worked, constantly ridiculed Suttner,
made him lie on his stomach and clean
the establishment’s floor by hand, and
threw a cheeseburger at him when it was
not made to her satisfaction.
A witness stated that Suttner became
so upset by Branham’s treatment that he
would go outside and cry.
Other evidence indicated Suttner was
also being bullied at his high school.
According to sworn testimony, Suttner
was called humiliating names by fellow
students at the Glasgow County School
District. One witness said a lot of the kids
made fun of Suttner. The mother of one
of Suttner’s friends told the jury Suttner
spent much of his time trying to cope
with all of the bullying he suffered.
The stunning verdict
Following deliberations, the coroner’s
jury returned these findings:
1. Suttner’s death resulted from felony
involuntary manslaughter due to harassment.
2. Harley Branham was deemed the
principal in the cause of death.
3. Dairy Queen was deemed negligent
in training its employees in harassment prevention and resolution.
4. The Glasgow County School District
followed policies and procedures but
were nevertheless negligent in preventing bullying.
5. “…all of which caused Kenneth Sut-
Legal exposure: Lack of anti-
tner to take his own life.”
Essentially, the jury determined Sut-
tner committed suicide after being bul-
lied at school and work, with the princi-
pal blame resting squarely on Branham’s
shoulders. After the verdict was read,
Branham was arrested and charged with
second degree involuntary manslaughter
in Suttner’s death. She was booked before
being released on $25,000 bail.
bullying policies and procedures
Many organizations across America insti-
tuted anti-harassment policies, grievance
procedures and anti-retaliation standards
following the United States Supreme
Court’s rulings in the landmark Faragher
v. City of Boca Raton, 524 U.S. 775 (1998)
and Burlington Industries, Inc. v. Ellerth,
524 U.S. 742 (1998) cases.
The Court’s decisions established a
standard where defendants and employers may avoid liability in certain lawsuits
brought pursuant to Title VII of the Civil
Rights Act of 1964 42 U. S. C. § 2000e et
seq. Title VII is a federal statute and one
of the major equal employment laws. It
renders discrimination on the basis of
race, color, sex, religion and national origin an unlawful employment practice.
To successfully raise the Faragher/El-lerth affirmative defense, the employer/
defendant must establish (1) it took reasonable steps to prevent and promptly
correct harassment in the workplace, and
(2) the aggrieved employee unreasonably
failed to take advantage of the employer’s
preventative or corrective measures.
To meet this burden of proof, the defendant will typically show it had established written policies and practices including a grievance procedure governing
harassment, which the plaintiff failed to
utilize, choosing instead to file litigation.
These written standards typically cite
more than one place where a complaint of
harassment may be directed, which is critical in cases where a senior staff member
in the employee’s chain of command is accused of harassment, as in the Ellerth case.
Kimberly Ellerth quit her job after
15 months as a salesperson for one of
Burlington Northern’s divisions. In her
lawsuit against her ex-employer, Ellerth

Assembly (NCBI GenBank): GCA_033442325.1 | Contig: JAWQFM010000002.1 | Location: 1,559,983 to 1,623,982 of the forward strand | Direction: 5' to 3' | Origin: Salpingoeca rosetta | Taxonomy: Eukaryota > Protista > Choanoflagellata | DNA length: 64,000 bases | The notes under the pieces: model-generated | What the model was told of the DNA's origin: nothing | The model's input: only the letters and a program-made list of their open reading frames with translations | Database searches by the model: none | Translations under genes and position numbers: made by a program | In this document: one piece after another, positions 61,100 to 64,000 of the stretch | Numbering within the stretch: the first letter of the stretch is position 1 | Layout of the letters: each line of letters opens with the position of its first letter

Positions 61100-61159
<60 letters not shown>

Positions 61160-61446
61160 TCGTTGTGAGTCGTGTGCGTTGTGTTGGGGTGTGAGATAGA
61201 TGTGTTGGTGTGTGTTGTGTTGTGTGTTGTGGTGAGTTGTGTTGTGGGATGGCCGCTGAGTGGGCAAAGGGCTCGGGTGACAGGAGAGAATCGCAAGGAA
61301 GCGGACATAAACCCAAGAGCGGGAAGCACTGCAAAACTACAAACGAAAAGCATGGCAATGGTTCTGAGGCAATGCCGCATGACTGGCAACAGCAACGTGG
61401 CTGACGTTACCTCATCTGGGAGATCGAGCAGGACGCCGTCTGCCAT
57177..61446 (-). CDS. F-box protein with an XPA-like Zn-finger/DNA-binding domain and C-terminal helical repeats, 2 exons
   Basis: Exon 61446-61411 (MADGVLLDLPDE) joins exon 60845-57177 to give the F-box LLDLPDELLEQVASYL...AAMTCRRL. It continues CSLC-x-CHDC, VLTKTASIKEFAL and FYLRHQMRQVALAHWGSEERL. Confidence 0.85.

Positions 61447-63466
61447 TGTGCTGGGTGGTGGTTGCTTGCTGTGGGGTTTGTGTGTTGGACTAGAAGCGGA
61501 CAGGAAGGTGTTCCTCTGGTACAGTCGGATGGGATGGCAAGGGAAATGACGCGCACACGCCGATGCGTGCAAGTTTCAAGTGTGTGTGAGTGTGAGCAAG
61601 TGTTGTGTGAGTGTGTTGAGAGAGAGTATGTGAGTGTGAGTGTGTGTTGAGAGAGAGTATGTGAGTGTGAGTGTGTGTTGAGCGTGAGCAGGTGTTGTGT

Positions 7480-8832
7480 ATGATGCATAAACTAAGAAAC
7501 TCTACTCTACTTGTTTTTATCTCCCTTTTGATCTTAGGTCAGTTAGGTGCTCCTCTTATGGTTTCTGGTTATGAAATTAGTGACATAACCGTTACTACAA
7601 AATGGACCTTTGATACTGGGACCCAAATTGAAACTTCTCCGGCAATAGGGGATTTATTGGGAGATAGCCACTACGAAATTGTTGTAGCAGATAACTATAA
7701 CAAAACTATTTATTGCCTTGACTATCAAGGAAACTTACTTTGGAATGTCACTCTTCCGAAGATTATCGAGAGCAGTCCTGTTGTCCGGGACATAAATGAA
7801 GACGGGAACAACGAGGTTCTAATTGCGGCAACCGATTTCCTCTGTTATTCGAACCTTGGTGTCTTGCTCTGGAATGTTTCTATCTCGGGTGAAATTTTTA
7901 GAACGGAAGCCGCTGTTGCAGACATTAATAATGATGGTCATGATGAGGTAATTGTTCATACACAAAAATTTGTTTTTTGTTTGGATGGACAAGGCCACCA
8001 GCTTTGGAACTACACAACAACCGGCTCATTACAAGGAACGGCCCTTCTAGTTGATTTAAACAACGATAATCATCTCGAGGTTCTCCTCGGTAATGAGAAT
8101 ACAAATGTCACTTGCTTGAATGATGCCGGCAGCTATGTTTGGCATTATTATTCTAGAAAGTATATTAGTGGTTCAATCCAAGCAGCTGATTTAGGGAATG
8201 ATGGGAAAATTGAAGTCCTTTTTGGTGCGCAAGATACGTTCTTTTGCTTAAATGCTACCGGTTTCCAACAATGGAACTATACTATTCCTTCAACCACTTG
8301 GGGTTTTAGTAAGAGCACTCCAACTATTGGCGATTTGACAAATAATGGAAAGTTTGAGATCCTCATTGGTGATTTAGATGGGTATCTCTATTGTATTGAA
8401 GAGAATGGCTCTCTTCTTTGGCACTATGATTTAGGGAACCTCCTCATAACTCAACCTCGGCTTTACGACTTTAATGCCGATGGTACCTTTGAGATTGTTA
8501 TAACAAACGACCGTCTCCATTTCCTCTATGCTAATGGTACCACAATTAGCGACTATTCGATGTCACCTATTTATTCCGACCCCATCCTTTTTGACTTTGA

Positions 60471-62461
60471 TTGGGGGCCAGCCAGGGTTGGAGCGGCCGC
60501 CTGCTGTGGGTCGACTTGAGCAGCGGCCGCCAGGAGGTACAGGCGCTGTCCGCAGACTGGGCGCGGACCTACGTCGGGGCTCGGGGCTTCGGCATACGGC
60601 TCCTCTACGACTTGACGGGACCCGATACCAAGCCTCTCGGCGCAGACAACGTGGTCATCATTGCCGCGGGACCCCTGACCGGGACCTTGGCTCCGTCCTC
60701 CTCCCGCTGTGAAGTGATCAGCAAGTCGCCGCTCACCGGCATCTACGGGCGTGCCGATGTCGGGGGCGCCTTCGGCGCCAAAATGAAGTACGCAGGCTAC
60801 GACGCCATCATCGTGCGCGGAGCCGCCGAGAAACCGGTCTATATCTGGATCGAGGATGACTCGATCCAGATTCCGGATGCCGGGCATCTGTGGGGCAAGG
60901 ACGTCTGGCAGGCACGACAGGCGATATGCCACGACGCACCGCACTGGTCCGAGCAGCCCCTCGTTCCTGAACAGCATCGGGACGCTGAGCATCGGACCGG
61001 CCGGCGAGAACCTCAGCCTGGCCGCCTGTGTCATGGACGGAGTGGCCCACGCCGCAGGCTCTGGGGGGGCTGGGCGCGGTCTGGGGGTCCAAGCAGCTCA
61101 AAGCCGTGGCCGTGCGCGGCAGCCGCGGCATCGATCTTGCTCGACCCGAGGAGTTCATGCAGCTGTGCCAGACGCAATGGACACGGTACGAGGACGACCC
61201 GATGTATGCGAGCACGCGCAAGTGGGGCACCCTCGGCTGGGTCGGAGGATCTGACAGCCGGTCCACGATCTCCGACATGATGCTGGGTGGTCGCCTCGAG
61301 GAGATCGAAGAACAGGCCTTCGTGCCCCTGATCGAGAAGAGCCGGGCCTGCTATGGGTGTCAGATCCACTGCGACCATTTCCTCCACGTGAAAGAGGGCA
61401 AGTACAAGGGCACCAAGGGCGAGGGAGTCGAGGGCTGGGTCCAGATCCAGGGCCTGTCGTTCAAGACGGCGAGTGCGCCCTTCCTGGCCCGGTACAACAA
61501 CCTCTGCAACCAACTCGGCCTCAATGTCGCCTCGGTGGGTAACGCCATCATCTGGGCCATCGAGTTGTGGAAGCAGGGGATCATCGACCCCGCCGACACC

asserted she was subjected to ongoing
harassment by Ted Slowik, her former supervisor’s supervisor.
According to Burlington Northern’s
then-existing policy, Ellerth would have
been required to report the harassment
to her supervisor who would then report
the complaint to his or her supervisor. In
Ellerth’s case, the latter would have been
Slowik or the very person Ellerth said harassed her at work.
To avoid this type of situation, em-
ployers generally establish a protocol
which allows victims of harassment to
direct complaints to their immediate su-
pervisor, a human resources official, the
company president, an external source
or someone outside their chain of com-
mand. This standard has been applied to
harassment barred by other federal and
state laws, including age and disabili-
In accordance with established written
policies, victims of harassment, including
bullying based on illegal prejudice, may
be given notice of a place to go to report
such conduct and seek protection. But
what about bullying that has no relationship to the victim’s protected class status?
The psychology of bullying
Some of the reasons why people bully at
work or in school may bear little relation-
ship to a bias against others, and the triggers
may be traced to the bully’s personal life.
“There are individual warning signs that
frequently include a change in personal
circumstances (such as a divorce or other
unstable relationship), financial hardship,
health problems and alcohol or substance
abuse,” explains clinical psychologist Rob-
ert Tanenbaum, Ph.D., of Bala Cynwyd,
Pennsylvania, and member of the Work-
place Violence Prevention Institute’s Think
Tank of Willingboro Township, New Jersey.
These external issues are not left at the
employer’s door, but may creep in and af-
fect how the individual behaves at work.
“Perpetrators of bullying and workplace
violence tend to demonstrate high levels
of negative emotions and are prone to dis-
agree with colleagues,” says Tanenbaum.
Today’s bully may have been bullied
in the past and is now directing frustrations on others. According to Tanenbaum,
“Perpetrators often have a history of being bullied and exhibit personality traits
such as narcissism, anger, low self-esteem and vengefulness.” To minimize the
potential for hiring future bullies, an employer should consider how strongly a job
applicant ranks with respect to these traits on
pre-employment personality assessments.